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How to be a good hospital visitor

A patient in a hospital bed with a doctor and visitors around him.

Nov. 30, 2019—Visiting someone you care about during a hospital stay is good medicine. Your visit says "I care" and can provide important support.

But you want to be sure you don't spread infections during your visit. So follow these six safeguards from the Association for Professionals in Infection Control and Epidemiology:

1. Stay home if you're sick. Call or send a card instead of visiting if you've had any of these symptoms within the past three days:

  • Nausea or vomiting.
  • Diarrhea.
  • A fever or feeling feverish.
  • An uncontrolled cough.
  • A rash.

2. Scrub away germs. The soap and sanitizer in patient rooms are for everyone—not just the hospital staff. Wash or sanitize your hands when entering and leaving the room. You'll avoid bringing in germs and carrying them out.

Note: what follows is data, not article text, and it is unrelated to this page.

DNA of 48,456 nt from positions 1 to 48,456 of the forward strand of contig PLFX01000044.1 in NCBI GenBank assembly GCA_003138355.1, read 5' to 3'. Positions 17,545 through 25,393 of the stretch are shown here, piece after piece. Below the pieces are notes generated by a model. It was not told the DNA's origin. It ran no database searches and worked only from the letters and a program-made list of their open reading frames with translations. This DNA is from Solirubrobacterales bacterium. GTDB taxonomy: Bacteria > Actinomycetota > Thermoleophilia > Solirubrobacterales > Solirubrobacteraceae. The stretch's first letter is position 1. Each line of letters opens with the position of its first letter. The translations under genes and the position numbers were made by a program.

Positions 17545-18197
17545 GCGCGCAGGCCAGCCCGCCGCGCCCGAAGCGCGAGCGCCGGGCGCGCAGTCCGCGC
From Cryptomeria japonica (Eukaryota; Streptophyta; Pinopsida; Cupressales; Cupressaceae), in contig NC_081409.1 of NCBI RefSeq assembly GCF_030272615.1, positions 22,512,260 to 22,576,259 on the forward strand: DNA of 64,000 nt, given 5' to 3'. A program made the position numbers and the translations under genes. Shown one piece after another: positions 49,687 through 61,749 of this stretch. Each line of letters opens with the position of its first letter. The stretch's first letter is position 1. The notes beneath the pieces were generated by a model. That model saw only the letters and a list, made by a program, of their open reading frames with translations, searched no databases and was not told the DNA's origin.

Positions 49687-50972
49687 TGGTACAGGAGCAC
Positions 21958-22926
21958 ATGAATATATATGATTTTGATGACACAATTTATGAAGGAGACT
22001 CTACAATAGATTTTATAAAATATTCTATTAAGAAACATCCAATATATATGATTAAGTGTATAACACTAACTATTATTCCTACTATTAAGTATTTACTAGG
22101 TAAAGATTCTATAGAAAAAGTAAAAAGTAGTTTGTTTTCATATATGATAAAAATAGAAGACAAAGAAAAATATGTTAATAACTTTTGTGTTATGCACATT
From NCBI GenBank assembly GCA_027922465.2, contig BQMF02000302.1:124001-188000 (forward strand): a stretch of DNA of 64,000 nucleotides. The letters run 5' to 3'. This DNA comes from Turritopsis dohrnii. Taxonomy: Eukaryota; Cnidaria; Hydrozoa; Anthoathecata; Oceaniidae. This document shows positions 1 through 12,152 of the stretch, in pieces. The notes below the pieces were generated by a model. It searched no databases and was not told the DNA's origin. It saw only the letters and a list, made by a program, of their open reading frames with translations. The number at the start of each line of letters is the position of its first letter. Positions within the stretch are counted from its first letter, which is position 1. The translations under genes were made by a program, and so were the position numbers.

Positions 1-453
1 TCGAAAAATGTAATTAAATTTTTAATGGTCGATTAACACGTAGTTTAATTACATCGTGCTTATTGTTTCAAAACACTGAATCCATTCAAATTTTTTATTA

3. Take cover. Cover your cough or sneeze with your sleeve. And don't sit on patient beds or handle equipment.

4. Follow special precautions. If the person you're visiting is on "isolation precautions," check with a nurse before entering the room to see what steps to take, such as wearing a mask.

5. Get a flu shot. It's the best protection against getting the flu and spreading it. The flu can cause serious complications like pneumonia and can even be deadly. And the flu vaccine is effective as long as the flu virus is circulating, which can be as late as May. Everybody 6 months and older needs the vaccine each year.

6. Don't contribute to clutter. Try to only bring essential personal items to the person you're visiting. You'll make the crucial job of cleaning hospital rooms easier.

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